Both papers make the point that banks don't lend out of reserves OR deposits, but create credit out of thin air by expanding their balance sheets by the full amount of the loan. These bank-created credit dollars are indistinguishable from government-created dollars. The first paper's author actually went through the trouble of getting experimental data to back up his position (very rare in economics). The second paper is probably a better explanation of how money creation works in general.

ucim wrote:Let me ask you this: If you buy a car from me for ten thousand dollars, and do so by writing a personal check, did you just create ten thousand dollars out of thin air? When I get the check, I write in my personal leger book (which keeps track of my "net worth" that I received ten thousand dollars. Then I take this check to Albert, who has a piano for sale. Interestingly, the piano also costs ten thousand dollars, so I sign the back of the check and give it to him in exchange for his piano. Now that the piano is out of the way, Albert signs the check over to Dolly's Floor Coverings in exchange for carpeting, coincidentally valued at ten thousand dollars, installed. This continues until the check comes back to you, in the form of Zelda wanting to buy your antique chandelier. You sell it for ten thousand dollars, take the check, and rip it up.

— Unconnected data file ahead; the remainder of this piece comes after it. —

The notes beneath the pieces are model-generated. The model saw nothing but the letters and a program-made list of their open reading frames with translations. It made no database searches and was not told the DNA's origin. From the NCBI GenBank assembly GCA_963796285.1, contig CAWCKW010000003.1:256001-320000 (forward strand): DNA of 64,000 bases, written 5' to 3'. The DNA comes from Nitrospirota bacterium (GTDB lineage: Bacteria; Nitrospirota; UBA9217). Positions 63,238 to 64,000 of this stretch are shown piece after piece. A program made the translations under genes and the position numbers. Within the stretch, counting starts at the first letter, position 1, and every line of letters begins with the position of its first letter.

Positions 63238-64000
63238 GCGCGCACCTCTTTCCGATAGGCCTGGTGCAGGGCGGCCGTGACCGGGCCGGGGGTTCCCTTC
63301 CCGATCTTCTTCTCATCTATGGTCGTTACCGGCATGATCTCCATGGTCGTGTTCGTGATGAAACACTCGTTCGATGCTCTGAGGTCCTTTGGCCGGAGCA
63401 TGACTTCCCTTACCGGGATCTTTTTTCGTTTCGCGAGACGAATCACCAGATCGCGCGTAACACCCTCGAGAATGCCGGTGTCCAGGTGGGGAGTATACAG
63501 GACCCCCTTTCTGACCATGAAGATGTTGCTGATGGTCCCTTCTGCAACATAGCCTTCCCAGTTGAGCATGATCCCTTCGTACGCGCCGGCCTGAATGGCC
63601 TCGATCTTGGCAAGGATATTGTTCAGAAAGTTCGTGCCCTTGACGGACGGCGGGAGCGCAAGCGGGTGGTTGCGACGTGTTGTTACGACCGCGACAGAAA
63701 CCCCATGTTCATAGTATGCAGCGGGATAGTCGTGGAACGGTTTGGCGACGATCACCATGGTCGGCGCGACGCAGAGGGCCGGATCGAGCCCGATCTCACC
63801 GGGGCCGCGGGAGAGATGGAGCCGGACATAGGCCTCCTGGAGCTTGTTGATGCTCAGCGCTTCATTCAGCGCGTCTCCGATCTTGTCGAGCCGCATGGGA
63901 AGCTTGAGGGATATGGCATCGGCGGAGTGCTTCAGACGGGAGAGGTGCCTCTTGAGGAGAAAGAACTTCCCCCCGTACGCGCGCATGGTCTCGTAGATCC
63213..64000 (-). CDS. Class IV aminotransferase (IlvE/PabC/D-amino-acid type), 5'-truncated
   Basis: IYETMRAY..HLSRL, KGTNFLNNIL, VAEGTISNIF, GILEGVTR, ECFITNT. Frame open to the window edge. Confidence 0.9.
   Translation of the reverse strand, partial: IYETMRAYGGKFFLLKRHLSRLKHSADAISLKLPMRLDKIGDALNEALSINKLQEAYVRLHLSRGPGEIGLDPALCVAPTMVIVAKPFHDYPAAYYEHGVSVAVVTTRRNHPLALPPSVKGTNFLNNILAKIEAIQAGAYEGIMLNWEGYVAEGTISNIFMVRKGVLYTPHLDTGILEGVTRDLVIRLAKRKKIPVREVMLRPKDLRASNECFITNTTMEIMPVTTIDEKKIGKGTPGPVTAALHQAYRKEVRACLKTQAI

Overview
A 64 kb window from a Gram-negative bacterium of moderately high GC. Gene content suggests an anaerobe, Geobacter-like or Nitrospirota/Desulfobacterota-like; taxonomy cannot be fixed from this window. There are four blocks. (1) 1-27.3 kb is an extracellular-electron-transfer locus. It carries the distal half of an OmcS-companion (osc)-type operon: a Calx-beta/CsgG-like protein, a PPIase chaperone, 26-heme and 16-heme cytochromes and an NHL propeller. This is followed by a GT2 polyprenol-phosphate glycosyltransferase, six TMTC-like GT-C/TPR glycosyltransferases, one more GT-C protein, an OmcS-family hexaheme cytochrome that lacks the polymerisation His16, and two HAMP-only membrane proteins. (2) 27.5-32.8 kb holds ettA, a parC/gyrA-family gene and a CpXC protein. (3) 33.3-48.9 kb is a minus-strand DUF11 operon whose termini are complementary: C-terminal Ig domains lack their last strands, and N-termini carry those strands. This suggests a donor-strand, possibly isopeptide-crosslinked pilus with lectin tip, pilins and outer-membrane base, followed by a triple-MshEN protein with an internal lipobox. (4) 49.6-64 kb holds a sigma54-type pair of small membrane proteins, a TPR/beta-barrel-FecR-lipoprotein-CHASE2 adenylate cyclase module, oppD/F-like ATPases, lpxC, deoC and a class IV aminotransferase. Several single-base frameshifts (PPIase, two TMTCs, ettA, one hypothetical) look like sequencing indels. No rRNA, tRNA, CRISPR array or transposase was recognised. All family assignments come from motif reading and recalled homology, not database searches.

No, you haven't created any new money by doing that. I already had the $10,000 to buy your car with. Apparently, I had already earned it.

But had I gone to the bank for a $10,000 loan to buy your car, the loan would have created $10,000 in new dollars, as well as $10,000 in new liabilities; M1 goes up by $10,000. So when I paid you for your car, you had $10,000 with which to start the chain of transactions. At the end, I sell my chandelier for $10,000 and repay the bank, at which time those new dollars are extinguished, and M1 goes down by $10,000. It all nets out the same, except that I have paid the bank some interest for their services.